Equally, his team, Sky, have showed they are more than up to the task of defending a Tour leadership, protecting him on the flat, guiding him up at least two-thirds of the way up the final climb and – equally importantly – ensuring he regained contact after missing out on a bunch split on stage two.

What is to stop Wiggins taking the Tour's overall lead? Alberto Contador (who confirmed his participation on Saturday) and Andy Schleck, who have taken the top two spots in 2009 and 2010, are the two largest obstacles.

There are plenty of other factors that could trouble him: the Tour is two weeks longer than the Dauphiné, the competition is far fiercer and the huge rise in expectation caused by yesterday's success will renew the pressure on Wiggins, something he has not always responded to well in the past.

The good news, though, is that just like in 2009, thanks to the Dauphiné, Wiggins now has to be considered a candidate for the third place on the podium, should everything go according to plan, which is in turn a big ask. But yesterday's result proved that sometimes, as Wiggins' director at Sky Dave Brailsford likes to say, the planets really can all line up for you.

Have you tried new the Independent Digital Edition apps?
Caption competition
Caption competition
Latest stories from i100
Daily Quiz
Independent Dating
and  

By clicking 'Search' you
are agreeing to our
Terms of Use.

Career Services
iJobs Job Widget
iJobs General

Recruitment Genius: Franchise Operations Manager - Midlands or North West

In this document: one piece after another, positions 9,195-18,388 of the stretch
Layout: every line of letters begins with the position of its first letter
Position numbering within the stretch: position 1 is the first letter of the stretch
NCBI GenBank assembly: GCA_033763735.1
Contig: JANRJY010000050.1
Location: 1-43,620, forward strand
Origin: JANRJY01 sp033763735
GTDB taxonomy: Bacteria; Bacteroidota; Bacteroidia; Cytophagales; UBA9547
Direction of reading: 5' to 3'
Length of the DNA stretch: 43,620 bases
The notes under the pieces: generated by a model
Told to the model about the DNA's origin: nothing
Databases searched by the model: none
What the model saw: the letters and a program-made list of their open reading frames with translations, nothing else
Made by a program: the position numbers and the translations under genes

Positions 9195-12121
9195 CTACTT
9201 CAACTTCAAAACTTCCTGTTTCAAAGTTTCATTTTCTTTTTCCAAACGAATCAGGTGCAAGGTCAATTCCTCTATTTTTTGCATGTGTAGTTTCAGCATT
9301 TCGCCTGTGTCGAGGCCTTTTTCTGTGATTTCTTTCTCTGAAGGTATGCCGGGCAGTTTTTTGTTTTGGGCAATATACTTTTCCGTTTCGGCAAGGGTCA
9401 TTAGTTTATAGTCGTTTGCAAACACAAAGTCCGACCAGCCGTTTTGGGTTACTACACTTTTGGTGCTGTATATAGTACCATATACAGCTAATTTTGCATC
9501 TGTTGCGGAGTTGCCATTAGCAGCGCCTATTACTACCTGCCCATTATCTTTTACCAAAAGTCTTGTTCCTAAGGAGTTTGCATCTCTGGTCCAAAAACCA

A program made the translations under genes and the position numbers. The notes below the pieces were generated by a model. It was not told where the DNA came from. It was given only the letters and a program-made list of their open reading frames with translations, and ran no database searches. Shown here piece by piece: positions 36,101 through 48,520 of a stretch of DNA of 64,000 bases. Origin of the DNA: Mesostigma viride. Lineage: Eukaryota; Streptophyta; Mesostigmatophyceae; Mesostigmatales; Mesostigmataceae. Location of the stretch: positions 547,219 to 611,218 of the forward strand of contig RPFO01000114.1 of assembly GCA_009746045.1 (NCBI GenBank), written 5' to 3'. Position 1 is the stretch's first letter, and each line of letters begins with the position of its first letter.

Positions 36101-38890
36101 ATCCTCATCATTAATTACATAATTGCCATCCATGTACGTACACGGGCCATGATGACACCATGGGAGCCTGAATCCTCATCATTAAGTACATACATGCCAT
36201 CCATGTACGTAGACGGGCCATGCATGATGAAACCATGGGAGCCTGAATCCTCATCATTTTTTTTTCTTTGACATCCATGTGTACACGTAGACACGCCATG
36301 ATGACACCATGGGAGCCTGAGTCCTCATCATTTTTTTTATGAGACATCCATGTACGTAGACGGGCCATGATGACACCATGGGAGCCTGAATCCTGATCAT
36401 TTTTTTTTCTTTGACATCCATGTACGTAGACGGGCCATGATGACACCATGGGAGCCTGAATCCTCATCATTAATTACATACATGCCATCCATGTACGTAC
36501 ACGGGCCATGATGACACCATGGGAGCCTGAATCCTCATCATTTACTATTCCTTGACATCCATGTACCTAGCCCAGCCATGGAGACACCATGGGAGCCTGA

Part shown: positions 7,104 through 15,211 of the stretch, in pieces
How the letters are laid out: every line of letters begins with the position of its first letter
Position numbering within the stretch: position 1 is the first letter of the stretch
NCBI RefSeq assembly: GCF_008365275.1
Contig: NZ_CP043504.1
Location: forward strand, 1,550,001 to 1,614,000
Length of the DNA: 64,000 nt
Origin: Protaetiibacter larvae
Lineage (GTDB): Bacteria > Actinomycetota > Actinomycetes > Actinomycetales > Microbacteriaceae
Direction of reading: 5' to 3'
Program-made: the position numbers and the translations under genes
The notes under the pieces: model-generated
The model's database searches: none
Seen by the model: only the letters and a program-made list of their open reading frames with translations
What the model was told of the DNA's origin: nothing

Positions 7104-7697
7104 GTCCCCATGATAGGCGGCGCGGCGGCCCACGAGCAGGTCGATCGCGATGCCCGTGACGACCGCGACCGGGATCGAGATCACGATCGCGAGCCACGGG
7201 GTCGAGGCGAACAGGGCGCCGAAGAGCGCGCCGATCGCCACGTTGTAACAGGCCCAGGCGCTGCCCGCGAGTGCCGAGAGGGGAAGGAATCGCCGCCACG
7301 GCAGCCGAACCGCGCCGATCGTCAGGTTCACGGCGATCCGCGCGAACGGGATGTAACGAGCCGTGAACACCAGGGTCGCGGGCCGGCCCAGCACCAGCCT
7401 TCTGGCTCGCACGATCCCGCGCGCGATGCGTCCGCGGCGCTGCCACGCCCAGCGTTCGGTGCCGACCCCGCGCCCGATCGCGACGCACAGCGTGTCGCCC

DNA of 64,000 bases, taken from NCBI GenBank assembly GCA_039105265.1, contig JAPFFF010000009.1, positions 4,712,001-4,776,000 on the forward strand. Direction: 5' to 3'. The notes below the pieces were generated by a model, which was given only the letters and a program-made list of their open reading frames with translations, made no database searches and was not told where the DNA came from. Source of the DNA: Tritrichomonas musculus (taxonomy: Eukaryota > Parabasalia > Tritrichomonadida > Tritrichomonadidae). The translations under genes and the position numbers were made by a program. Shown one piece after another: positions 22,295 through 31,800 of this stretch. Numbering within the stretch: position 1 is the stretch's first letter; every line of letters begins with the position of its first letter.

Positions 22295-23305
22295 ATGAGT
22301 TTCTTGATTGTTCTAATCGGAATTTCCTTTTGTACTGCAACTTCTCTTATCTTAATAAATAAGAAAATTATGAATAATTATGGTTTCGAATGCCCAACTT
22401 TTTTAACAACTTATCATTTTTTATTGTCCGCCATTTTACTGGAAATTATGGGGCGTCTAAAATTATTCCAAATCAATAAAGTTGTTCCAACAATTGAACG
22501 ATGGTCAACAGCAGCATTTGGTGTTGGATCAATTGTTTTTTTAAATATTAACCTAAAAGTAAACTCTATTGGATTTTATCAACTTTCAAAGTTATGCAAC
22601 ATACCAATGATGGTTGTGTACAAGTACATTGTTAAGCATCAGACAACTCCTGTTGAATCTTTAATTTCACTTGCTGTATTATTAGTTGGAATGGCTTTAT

£40000 - £60000 per annum: Recruitment Genius: The position will be home based...

Recruitment Genius: Hotel and Spa Duty Manager

£18000 - £24000 per annum: Recruitment Genius: If you are friendly, sociable, ...

Recruitment Genius: Marketing Executive

£18000 - £22000 per annum: Recruitment Genius: This independent publishing and...

Recruitment Genius: Senior Solution Architect - Contract

£500 - £600 per day: Recruitment Genius: A Senior Solution Architect is requir...

Day In a Page

How to stop an asteroid hitting Earth: Would people co-operate to face down a global peril?

How to stop an asteroid hitting Earth

Would people cooperate to face a global peril?
Just one day to find €1.6bn: Greece edges nearer euro exit

One day to find €1.6bn

Greece is edging inexorably towards an exit from the euro
New 'Iron Man' augmented reality technology could help surgeons and firefighters, say scientists

'Iron Man' augmented reality technology could become reality